Attendance high at series on public access


Because of strong interest by citizens in this year’s Public Access Seminar series, Indiana Attorney General Greg Zoeller’s office has posted on its website a video of the training sessions on public records and open meeting laws.

This year’s second annual access series was held in 11 locations around Indiana through the summer and fall. The Hoosier State Press Association was again a sponsor.

A total of 674 people signed up to attend the trainings, which also counted as two hours of free continuing legal education for attorneys. 

Zoeller said he was pleased that one third of this year’s attendees – 219 people – were neither attorneys nor government employees but instead private citizens, and noted that more people can benefit from viewing the online video of the trainings.

“The public should not automatically trust government, and we who serve in government must earn the public’s trust every day,” Zoeller said. “Through the Public Access Seminars, we trained interested citizens on obtaining public information so they can make informed decisions about their state and communities.”

For those who could not attend one of this year’s sessions, an online training video – edited from footage of one of the seminars – is posted at the Attorney General’s web site. Click here to view it.

The Office of the Indiana Attorney General sponsored the 2012 Public Access Seminar series, along with the Office of the Public Access Counselor and HSPA.

Citizens, government officials, law enforcement officers, educators and attorneys attended the 10 free evening sessions (as well as one afternoon session), which were co-sponsored by local newspapers or academic organizations. A similar series was held in eight locations in 2011.

During the panel discussions, experts discussed citizens’ rights and officials’ responsibilities under the Indiana Access to Public Records Act and Indiana Open Door Law.

“Hoosier State Press Association was proud to be a part of this effort to inform Hoosiers of their rights and government officials’ obligations in a transparent democratic system,” said Steve Key, executive director and general counsel of the HSPA.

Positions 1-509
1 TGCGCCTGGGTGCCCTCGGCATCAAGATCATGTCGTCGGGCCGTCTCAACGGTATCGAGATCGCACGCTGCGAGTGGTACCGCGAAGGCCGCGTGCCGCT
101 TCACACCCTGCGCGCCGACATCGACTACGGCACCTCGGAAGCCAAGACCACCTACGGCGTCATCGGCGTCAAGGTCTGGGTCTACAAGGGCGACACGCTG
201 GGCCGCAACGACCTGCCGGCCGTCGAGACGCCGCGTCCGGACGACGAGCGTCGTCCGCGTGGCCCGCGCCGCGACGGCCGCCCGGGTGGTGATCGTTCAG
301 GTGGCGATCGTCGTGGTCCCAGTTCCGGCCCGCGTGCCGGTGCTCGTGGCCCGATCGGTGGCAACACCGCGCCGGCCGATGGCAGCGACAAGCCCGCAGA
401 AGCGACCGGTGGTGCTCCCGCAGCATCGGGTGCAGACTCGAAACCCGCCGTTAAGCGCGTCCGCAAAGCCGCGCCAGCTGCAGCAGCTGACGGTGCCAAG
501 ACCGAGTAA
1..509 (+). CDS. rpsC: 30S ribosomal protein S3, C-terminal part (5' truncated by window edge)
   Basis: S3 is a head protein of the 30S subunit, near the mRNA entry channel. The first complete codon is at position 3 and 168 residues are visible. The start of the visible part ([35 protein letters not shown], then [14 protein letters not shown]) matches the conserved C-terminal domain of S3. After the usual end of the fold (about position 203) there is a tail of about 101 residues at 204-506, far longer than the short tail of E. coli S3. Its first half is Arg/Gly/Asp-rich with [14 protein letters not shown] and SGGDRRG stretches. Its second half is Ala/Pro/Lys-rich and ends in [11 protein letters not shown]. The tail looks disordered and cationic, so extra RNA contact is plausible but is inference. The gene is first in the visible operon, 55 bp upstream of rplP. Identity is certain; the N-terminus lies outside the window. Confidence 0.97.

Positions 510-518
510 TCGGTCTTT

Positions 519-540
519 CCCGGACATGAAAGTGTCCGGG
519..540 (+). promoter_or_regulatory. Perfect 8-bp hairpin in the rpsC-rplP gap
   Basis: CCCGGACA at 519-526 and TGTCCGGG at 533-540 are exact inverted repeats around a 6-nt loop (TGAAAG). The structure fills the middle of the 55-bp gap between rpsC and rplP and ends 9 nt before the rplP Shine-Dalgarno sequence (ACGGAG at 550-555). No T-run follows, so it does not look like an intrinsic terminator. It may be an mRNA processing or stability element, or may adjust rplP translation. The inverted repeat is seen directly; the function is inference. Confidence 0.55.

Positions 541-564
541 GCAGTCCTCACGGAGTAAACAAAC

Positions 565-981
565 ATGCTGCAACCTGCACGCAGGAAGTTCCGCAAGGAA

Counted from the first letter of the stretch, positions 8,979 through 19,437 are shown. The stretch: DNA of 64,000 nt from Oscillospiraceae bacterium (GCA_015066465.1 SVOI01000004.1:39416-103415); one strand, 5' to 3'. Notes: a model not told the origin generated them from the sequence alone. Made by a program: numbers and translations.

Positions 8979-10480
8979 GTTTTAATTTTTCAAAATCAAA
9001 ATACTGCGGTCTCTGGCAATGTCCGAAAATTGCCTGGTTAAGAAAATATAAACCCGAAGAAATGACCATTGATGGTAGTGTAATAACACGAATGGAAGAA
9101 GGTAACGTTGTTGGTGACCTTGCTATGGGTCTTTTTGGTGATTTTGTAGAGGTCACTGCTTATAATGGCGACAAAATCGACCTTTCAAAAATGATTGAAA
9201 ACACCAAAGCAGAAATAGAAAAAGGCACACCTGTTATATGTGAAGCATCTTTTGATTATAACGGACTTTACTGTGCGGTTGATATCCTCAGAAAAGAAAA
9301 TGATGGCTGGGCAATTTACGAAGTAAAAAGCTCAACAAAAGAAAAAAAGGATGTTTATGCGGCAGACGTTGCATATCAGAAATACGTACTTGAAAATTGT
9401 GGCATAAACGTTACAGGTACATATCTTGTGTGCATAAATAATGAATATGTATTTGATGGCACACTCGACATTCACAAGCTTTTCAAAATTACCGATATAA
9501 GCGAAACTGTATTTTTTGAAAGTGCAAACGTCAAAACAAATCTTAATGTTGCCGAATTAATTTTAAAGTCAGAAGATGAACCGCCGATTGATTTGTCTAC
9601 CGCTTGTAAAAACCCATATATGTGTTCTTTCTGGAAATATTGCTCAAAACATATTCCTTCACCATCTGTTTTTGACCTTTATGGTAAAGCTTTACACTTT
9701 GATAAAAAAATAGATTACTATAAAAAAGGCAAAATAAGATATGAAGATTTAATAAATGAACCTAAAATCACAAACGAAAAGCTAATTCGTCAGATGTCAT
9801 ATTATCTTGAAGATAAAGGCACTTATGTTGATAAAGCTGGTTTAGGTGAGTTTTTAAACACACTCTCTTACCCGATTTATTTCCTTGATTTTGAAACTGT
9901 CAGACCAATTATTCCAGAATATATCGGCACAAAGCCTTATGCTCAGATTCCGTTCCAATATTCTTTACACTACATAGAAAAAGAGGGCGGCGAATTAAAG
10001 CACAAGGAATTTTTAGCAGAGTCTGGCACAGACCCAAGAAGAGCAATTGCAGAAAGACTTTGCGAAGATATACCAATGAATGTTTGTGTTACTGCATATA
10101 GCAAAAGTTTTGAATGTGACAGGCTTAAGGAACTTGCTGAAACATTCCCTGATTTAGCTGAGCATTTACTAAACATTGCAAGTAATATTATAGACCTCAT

“At each stop, there were thoughtful questions raised by participants. It bolstered my belief that most public officials want to do what’s right and that many citizens want to be involved in how local decisions are made,” he said.

The Open Door Law, Access to Public Records Act and Public Notice Advertising Law make it possible,” said Steve Key, executive director and general counsel of the HSPA.

“The citizens of the state should never hesitate to contact the Public Access Counselor’s Office should they ever have a question regarding the Open Door Law or the Access to Public Records Act,” added Public Access Counselor Joe Hoage, whose office issues advisory legal opinions concerning public records and meetings. The Public Access Counselor’s Office can be reached at 317.234.0906 or at

Key and Hoage were panelists at the training sessions, along with Deputy Attorney General Anne Mullin O’Connor who was the state’s first public access counselor, Deputy Attorney General Matt Light who is chief counsel of the AG’s Office’s Advisory Division and Deputy Attorney General Misty Mercer, also with the Advisory Division. Attorney General Zoeller also spoke at some of the sessions, and he said the seminars might be scheduled again in future years based on the interest level.